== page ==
Adopting Healthy Behaviors and Habits
Healthy behaviors and habits apply to all aspects of your health and well-being, from nutrition and fitness to mental and financial health. But adopting healthy behaviors and habits can be easier said than done. Consider these tips and techniques to help you adopt healthy behaviors and habits:
- Make preventive care a priority. Regular check-ins with your primary care doctor to talk about your health and how you’re feeling will lay essential foundation for you to build other healthy habits on. Your doctor can also offer guidance for habits or behaviors that you may struggle with, as well as keep you on track with preventive screenings and immunizations.
- Focus on one thing at a time. Remember, healthy lifestyle habits are for the long haul. With that in mind, incorporate behavior changes one at a time. It’s easier to focus on one thing and adjust to that change before moving on to the next thing.
- Give yourself time to adjust. Once you’ve decided what healthy behavior you’re going to focus on, give yourself time to get used to it. This could be as little as two weeks or as long as several months. Stick with the one habit until it’s almost effortless—it’s just part of your routine. Then move on to the next habit.
- Connect your behaviors or habits to goals. Changing a habit or behavior can be tough, and without knowing why it’s important, you may be less likely to stick with it. By making the connection between your behaviors and your goals, you’re giving yourself a reason for the behavior. So when you choose a behavior change, ask yourself why and how it will help you live healthier.
- Set realistic goals. Break your goals into short-term and long-term check points. For example, if the behavior you’re trying to change is to reduce needless spending, your short-term goal might be to buy one or two fewer coffees each week. Your long-term goal might be to not buy coffees, and pack a lunch for work every day.
- Hold yourself accountable. Depending on the change you’re trying to make, how you hold yourself accountable may look different. Regardless, a good technique is to choose something that is visible. This could be keeping a log book or food journal, checking in with a friend or family member regularly for support, joining a group, or even just marking the days on the calendar when you stick with your habit.
- Step outside your comfort zone. Change is often uncomfortable. If you’re trying to adopt healthier eating habits, you might start with replacing sweets with a piece of fresh fruit. You may miss the satisfaction of a high fat, high sugar food at first, and that’s uncomfortable. But by taking yourself out of your comfort zone and sticking it out until it becomes your new norm, you’re taking positive steps toward healthy lifestyle habits. It won’t be uncomfortable forever.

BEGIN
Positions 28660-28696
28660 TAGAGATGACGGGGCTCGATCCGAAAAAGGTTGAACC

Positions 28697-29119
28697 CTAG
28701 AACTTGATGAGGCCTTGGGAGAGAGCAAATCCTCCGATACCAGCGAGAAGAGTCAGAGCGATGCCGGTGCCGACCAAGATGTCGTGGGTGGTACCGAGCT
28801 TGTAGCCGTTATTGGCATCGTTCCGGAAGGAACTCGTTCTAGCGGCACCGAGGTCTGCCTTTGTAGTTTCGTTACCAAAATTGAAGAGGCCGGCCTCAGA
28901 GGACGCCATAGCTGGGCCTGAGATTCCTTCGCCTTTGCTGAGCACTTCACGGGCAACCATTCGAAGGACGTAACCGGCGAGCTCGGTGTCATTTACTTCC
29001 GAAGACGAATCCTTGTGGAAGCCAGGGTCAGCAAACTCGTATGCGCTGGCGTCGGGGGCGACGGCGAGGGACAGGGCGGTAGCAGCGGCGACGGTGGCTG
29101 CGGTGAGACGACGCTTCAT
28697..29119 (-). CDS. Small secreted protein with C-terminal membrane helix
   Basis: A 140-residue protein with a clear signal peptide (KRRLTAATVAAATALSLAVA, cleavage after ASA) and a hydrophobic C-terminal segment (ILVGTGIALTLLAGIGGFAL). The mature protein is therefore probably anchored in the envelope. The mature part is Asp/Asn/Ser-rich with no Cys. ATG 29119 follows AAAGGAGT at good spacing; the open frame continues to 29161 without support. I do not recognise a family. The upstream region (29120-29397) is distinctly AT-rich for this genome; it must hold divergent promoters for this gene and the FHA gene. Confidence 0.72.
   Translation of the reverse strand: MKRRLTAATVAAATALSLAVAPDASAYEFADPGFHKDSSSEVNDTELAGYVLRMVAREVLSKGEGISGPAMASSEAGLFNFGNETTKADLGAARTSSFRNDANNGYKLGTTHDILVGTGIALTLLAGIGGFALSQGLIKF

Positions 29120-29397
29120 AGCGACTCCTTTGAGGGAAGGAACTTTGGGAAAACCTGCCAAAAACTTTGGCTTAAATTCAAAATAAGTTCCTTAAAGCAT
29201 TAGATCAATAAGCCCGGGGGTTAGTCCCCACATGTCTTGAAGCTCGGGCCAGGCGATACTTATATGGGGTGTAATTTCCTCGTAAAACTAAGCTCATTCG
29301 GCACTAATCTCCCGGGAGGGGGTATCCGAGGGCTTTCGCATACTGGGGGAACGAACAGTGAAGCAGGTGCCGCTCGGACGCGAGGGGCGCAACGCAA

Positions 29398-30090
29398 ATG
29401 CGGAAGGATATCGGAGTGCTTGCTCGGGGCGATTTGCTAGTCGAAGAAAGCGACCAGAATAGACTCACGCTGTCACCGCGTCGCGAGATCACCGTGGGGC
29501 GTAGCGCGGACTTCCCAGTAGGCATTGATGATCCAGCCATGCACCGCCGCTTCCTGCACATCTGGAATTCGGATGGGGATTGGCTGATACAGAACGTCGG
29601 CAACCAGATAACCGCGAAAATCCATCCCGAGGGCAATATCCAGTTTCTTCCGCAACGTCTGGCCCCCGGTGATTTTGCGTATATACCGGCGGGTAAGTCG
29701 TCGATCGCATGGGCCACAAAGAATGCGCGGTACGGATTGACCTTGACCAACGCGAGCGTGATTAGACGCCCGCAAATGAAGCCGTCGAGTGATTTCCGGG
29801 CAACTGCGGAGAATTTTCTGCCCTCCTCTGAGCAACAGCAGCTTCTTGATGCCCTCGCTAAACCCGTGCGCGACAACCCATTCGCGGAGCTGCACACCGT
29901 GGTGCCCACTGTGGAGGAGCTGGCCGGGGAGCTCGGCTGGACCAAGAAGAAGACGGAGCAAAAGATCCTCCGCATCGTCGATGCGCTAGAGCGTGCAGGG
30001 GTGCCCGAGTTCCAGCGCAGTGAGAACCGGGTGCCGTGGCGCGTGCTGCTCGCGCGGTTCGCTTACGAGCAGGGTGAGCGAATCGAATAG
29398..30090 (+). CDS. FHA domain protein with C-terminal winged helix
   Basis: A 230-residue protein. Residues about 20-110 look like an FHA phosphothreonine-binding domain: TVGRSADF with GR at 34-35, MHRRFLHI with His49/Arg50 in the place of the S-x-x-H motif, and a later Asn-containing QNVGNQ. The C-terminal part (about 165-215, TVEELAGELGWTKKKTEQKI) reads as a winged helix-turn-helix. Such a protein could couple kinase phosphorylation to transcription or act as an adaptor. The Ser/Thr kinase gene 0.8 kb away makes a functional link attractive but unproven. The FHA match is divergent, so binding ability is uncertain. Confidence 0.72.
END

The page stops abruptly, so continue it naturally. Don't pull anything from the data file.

- Find your intrinsic motivation. Intrinsic motivation is the reward or benefit you experience as the result of your efforts. So if you’re trying to eat less fast food, your intrinsic motivation might be that you have more energy and you physically feel better, and that makes you want to continue eating less (or no) fast food. Intrinsic motivation is a direct result of your effort, and can’t be bought, which often makes it a better motivator than tangible rewards.
- Identify your stressors. Stressful situations and times can make it difficult to keep up with healthy behaviors. Before you get to that point, think about the things and situations that stress you out, and come up with a plan to help you get through those stressful times. That way, you’re prepared to deal with the stressor without your healthy habits taking a hit. Think of it as relapse prevention.
- Create a relapse plan. Life happens, and sometimes you slip up. Instead of getting upset and giving up, create a relapse plan from the beginning so that you’re ready in case you need it. Think about the things that might cause you to relapse, and write down how you would overcome them. Keep your relapse plan someplace where you can refer to it later, if needed.
Source: American Council on Exercise